I can remember falling in love with storytelling as a young girl. I’d hide away in my closet with a flashlight, pen, and notebook (the good ole’ days) and spend hours journeying through an entirely different world. What I’ve always loved most about storytelling is the escapism it offers, the truth-telling it allows the opportunity for, and the way it can make you feel so alive; so empowered. Throughout my entire life, anytime the real world let me down, I could always count on creating my own; and the most amazing part about it is all I needed were my thoughts, paper, and a pen to do it.
Fast forward to today and there are countless tools and resources at our fingertips for telling stories. The growth I’ve witnessed in technology is almost unbelievable. It certainly has its pros and cons, but overall, I am grateful for it because it led me here, right now, to you.
In the past, I’ve created a variety of blogs and social media sites – each with varying intentions – but I ended up throwing in the towel at some point because I was overwhelmed. Looking back, it’s clear to me that I was putting too much pressure on myself to be “perfect”. If I didn’t have the perfect pictures, the perfect words, the perfect timing – then all of it was pointless. I was so fixated on perfectionism that I was forgetting to remember the entire point in storytelling: sharing.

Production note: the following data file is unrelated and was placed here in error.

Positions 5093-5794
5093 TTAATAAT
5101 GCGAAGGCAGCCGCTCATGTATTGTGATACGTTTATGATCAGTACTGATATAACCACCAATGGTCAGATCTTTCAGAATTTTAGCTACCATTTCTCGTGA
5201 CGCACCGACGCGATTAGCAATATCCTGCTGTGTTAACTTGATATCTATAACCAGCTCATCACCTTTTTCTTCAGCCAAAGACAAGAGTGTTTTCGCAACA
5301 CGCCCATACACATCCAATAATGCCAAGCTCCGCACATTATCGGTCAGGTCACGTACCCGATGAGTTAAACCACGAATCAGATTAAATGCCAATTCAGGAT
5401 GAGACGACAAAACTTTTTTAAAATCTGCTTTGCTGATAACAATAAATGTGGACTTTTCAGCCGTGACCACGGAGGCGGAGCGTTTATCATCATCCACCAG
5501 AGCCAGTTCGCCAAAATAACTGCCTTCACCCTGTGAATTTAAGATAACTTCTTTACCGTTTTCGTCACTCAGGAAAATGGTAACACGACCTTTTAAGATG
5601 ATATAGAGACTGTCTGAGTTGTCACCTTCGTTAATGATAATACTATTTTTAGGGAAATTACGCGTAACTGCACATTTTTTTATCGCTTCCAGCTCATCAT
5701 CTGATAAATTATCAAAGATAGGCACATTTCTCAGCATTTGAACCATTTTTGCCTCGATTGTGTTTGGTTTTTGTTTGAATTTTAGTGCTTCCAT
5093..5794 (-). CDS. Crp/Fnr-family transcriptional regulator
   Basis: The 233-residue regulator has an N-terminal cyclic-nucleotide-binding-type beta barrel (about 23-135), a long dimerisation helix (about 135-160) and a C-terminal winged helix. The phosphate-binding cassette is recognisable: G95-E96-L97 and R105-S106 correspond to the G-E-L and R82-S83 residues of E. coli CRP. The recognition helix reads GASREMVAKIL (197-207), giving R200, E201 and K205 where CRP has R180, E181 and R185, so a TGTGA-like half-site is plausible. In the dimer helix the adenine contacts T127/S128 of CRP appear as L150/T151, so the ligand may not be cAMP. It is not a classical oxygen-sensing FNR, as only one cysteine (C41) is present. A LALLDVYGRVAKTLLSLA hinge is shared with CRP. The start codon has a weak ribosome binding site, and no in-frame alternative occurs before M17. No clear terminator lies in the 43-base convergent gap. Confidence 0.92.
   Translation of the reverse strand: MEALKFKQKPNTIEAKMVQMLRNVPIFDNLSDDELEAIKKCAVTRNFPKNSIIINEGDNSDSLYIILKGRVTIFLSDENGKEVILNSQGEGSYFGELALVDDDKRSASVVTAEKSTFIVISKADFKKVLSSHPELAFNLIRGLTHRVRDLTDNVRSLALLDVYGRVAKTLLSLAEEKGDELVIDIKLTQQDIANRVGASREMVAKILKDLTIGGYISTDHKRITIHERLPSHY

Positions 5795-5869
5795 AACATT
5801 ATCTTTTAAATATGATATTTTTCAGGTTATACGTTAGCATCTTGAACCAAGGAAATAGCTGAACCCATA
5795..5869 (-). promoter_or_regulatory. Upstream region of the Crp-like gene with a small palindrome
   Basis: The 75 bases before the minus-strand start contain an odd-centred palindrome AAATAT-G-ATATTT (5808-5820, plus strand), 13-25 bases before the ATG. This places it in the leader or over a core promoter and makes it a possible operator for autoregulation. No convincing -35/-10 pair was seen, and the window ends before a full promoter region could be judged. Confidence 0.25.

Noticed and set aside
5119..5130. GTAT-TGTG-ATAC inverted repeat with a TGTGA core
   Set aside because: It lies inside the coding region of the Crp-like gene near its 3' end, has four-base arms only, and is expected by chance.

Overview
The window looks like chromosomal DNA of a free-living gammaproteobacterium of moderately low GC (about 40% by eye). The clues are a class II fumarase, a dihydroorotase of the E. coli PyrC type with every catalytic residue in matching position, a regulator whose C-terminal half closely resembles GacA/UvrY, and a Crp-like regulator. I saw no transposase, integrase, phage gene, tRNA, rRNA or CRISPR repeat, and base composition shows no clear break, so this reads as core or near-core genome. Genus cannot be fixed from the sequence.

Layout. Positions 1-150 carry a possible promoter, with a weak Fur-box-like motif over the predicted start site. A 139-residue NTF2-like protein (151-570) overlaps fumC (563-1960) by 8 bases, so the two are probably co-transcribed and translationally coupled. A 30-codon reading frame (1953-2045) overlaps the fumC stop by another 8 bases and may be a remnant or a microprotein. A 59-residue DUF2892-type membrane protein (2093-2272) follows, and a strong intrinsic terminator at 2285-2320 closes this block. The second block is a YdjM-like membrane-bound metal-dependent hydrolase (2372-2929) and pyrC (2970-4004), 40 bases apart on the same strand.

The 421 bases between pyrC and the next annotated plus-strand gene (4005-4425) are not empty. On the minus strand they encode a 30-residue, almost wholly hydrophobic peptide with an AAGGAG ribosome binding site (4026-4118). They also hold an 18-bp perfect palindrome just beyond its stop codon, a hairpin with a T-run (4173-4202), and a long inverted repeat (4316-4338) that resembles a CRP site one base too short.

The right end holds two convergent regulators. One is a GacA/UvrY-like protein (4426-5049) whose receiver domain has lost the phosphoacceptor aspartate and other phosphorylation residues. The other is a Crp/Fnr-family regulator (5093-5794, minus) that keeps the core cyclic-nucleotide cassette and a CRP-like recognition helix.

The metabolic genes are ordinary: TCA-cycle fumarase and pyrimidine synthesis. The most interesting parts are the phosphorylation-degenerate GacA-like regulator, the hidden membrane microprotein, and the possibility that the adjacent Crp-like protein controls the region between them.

I realized I needed to reconnect with myself, so I tossed all of my social media sites out the window and embarked on a new journey to self. Nearly three years later, here I am with a countless number of notebooks filled with thoughts, experiences, and dreams for the future. If you’ve seen any of my work online recently, it’s no secret that writing has helped me process some of my life’s toughest battles.
During my social media sabbatical, I realized I was striving for perfectionism because some of the experiences I’d written about were things my own family and close friends weren’t even aware of. Not only would I be sharing these experiences with the world for the first time, but I’d also be sharing them with my closest circle for the very first time as well. This thought caused me to agonize over how it would make them feel. To the point where I’d end up talking myself out of sharing anything at all.
And then the guilt came. I began thinking about all of the people in the world who might need to hear what I have to say. How my words could possibly help them break out of toxic situations. How my stories could help them have courage to believe in themselves. This began to consume me because deep down I knew that other people’s words have helped me tremendously. In fact, reading work from varying authors has saved me in many ways at times. I couldn’t help but think that if relating to others can empower me to change my life for the better, what could my storytelling do for someone else?
So, here I am. Trying again. Focusing a lot less on being perfect and a lot more on creating purpose. Yes, the fact that I’m typing this conversation-style post full of grammatical errors is causing the pastime English major in me to cringe, but it’s fine (for now). Someone once told me that a “finished something” is sometimes better than a “perfect nothing”.
So, here’s to the little girl who once hid her stories from the world. Here’s to finishing many somethings & being perfect at absolutely nothing.